The motivation, for me, is one of user experience, not security.

The "user experience" reasoning is to avoid training users that it’s fine to allow camera access for non-camera apps. They’re trying to avoid security "fiasco" stories like this.

What’s your agenda?

I can tell you from experience that Apple deciding they don’t like something in an app is all they need to reject it. Security is not the prime consideration – even though it arguably should be the only one Apple should get involved in deciding over.

Yes, too bad. I am also still surprised that Apple didn’t use the front camera as TouchID replacement in some way. I remember reading articles saying that fingerprints could be cloned from high resolution pictures of a hand/finger. Imagine that in addition to FaceID you could have a TouchID version where you just hover your finger above the camera.

Can you provide any sources for the articles that you read? I was about to say that I don’t think the camera’s functionality would be able to replicate that of TouchID – but I would love to be proven wrong.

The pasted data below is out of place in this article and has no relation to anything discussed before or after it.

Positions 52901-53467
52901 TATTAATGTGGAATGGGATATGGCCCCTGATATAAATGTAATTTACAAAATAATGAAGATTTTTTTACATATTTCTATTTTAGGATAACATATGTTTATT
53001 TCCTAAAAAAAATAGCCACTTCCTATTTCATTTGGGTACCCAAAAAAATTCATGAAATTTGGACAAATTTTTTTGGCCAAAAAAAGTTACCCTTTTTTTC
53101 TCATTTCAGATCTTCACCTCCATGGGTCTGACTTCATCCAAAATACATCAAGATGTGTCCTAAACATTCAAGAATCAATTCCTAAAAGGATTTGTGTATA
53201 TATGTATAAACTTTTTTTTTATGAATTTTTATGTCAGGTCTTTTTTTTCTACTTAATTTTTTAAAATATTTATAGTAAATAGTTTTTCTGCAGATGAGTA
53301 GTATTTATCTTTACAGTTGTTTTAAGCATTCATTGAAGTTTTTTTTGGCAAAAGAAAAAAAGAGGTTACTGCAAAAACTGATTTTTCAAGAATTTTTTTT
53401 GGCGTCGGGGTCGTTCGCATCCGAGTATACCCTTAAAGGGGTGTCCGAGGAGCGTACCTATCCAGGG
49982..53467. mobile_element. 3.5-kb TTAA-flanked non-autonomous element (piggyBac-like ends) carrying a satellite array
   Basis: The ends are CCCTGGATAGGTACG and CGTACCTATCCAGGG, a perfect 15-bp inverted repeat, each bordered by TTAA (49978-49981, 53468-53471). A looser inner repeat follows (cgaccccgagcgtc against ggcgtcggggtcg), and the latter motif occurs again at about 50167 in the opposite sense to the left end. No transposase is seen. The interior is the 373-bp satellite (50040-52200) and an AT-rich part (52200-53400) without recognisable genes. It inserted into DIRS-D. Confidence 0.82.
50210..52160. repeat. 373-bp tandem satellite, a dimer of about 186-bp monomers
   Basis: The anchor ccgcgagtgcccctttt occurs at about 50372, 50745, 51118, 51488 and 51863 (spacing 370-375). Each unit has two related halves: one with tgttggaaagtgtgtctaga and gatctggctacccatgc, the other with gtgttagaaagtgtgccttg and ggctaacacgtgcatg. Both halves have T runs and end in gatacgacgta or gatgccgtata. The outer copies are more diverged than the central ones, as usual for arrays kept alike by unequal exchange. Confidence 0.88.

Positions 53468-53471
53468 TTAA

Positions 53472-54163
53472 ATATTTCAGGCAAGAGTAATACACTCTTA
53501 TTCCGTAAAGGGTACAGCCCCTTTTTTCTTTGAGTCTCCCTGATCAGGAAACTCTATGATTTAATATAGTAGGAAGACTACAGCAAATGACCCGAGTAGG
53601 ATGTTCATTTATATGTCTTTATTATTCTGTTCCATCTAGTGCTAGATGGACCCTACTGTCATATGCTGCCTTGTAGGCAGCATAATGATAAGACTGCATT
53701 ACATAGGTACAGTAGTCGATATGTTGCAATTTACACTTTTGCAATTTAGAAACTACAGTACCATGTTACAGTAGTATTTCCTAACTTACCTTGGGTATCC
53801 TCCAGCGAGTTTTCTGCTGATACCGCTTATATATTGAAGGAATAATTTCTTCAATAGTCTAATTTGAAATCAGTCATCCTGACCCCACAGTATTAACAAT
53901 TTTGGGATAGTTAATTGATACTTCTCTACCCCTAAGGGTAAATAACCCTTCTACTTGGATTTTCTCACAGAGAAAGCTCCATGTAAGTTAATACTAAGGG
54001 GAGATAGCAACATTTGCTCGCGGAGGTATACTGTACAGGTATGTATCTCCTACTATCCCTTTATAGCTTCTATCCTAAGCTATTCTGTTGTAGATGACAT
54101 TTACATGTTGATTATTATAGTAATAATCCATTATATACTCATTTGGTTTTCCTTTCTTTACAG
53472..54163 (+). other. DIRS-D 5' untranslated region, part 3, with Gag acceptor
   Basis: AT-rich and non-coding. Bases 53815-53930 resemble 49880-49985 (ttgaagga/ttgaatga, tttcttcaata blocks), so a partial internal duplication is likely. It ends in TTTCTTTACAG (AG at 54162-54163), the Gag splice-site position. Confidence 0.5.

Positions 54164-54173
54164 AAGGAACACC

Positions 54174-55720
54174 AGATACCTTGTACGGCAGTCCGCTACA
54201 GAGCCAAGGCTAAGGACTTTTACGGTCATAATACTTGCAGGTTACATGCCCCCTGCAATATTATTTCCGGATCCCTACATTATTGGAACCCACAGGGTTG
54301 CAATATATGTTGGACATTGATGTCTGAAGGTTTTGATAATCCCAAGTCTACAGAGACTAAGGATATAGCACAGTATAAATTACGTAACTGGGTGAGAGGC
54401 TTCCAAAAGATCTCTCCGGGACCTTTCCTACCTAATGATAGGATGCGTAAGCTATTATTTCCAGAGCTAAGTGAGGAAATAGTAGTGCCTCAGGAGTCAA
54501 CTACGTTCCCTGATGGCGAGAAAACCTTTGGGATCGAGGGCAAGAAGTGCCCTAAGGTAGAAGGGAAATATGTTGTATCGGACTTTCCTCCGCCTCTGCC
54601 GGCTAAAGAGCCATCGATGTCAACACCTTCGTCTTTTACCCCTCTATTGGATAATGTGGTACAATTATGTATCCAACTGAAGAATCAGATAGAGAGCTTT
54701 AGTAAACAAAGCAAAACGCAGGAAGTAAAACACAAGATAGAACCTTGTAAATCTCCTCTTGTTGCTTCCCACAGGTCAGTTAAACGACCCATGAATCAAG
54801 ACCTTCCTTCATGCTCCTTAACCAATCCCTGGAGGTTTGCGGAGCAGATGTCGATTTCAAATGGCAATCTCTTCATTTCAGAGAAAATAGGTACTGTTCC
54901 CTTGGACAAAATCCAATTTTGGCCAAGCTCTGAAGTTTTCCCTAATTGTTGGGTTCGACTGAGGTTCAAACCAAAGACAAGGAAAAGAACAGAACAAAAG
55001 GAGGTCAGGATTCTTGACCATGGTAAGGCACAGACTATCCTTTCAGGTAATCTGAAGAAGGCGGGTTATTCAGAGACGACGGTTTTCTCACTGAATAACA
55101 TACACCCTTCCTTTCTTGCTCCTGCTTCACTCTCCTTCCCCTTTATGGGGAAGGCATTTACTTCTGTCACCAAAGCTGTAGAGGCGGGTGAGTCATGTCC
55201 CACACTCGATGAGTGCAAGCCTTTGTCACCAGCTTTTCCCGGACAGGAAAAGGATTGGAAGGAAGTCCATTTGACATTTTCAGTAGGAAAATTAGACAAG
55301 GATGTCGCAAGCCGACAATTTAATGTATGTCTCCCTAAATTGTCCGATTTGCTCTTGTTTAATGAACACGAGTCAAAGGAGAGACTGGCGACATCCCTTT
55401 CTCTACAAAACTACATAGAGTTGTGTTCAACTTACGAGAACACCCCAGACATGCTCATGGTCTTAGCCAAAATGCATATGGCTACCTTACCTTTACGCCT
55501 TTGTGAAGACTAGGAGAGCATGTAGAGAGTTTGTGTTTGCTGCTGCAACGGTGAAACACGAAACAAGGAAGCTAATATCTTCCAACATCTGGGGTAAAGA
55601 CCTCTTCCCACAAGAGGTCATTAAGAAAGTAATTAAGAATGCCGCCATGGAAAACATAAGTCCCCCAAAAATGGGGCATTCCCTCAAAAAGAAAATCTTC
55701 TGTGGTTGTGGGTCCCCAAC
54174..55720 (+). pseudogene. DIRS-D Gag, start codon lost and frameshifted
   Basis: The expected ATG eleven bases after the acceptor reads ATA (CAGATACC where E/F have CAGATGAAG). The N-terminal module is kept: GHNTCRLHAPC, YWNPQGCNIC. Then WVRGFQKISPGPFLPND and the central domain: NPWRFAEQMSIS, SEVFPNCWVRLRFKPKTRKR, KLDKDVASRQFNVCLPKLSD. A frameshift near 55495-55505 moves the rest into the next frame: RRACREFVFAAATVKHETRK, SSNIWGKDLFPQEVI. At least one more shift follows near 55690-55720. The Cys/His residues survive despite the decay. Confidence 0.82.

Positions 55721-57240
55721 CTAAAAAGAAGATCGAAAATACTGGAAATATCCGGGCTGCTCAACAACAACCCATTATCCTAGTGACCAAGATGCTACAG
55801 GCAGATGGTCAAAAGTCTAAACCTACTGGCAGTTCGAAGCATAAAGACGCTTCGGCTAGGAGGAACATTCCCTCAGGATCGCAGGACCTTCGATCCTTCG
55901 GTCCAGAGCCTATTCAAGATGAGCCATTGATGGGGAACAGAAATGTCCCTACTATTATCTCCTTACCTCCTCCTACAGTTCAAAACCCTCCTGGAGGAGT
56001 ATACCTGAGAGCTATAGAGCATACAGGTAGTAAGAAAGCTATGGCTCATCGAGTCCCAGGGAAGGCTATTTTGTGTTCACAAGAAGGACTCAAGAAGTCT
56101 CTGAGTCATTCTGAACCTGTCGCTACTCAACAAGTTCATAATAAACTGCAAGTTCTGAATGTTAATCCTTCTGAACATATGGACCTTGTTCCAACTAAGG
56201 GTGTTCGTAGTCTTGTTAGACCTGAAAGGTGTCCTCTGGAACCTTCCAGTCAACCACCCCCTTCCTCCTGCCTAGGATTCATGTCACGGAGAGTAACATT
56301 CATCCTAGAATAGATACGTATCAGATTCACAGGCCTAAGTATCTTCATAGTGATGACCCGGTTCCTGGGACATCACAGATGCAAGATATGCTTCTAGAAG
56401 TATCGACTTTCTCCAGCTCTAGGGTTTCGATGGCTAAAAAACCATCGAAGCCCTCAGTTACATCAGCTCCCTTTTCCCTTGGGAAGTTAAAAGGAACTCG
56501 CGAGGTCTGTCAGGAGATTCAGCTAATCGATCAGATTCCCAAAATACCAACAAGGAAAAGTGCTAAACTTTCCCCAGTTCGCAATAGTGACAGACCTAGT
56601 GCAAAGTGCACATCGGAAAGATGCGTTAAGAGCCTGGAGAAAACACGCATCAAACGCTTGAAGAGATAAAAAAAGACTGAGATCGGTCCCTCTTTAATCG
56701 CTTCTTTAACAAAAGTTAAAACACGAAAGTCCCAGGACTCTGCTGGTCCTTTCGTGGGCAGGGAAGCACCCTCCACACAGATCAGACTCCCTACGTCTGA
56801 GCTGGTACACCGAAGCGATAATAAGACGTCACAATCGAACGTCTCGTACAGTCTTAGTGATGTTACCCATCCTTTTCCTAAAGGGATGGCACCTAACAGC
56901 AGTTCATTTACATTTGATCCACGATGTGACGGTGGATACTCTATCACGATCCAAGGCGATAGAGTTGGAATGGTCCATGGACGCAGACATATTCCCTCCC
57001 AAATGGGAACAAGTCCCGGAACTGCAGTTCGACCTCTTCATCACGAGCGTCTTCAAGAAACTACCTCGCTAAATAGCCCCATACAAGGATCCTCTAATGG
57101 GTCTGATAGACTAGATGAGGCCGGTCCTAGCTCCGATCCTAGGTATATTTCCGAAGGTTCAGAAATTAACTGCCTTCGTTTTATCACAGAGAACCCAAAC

I was thinking about this: https://www.theguardian.com/technology/2014/dec/30/hacker-fakes-german-ministers-fingerprints-using-photos-of-her-hands
http://www.telegraph.co.uk/technology/2017/01/12/peace-sign-selfies-could-let-hackers-copy-fingerprints/
I know it’s probably a long way from that to straight up using the camera for fingerprint scanning directly but the processing power is probably there in modern phones and it sounds feasible.

Cameras rely on light. Putting your finger over the camera would just cause a black image. That’s without taking into account not camera has a high enough resolution for a decent image of a fingerprint.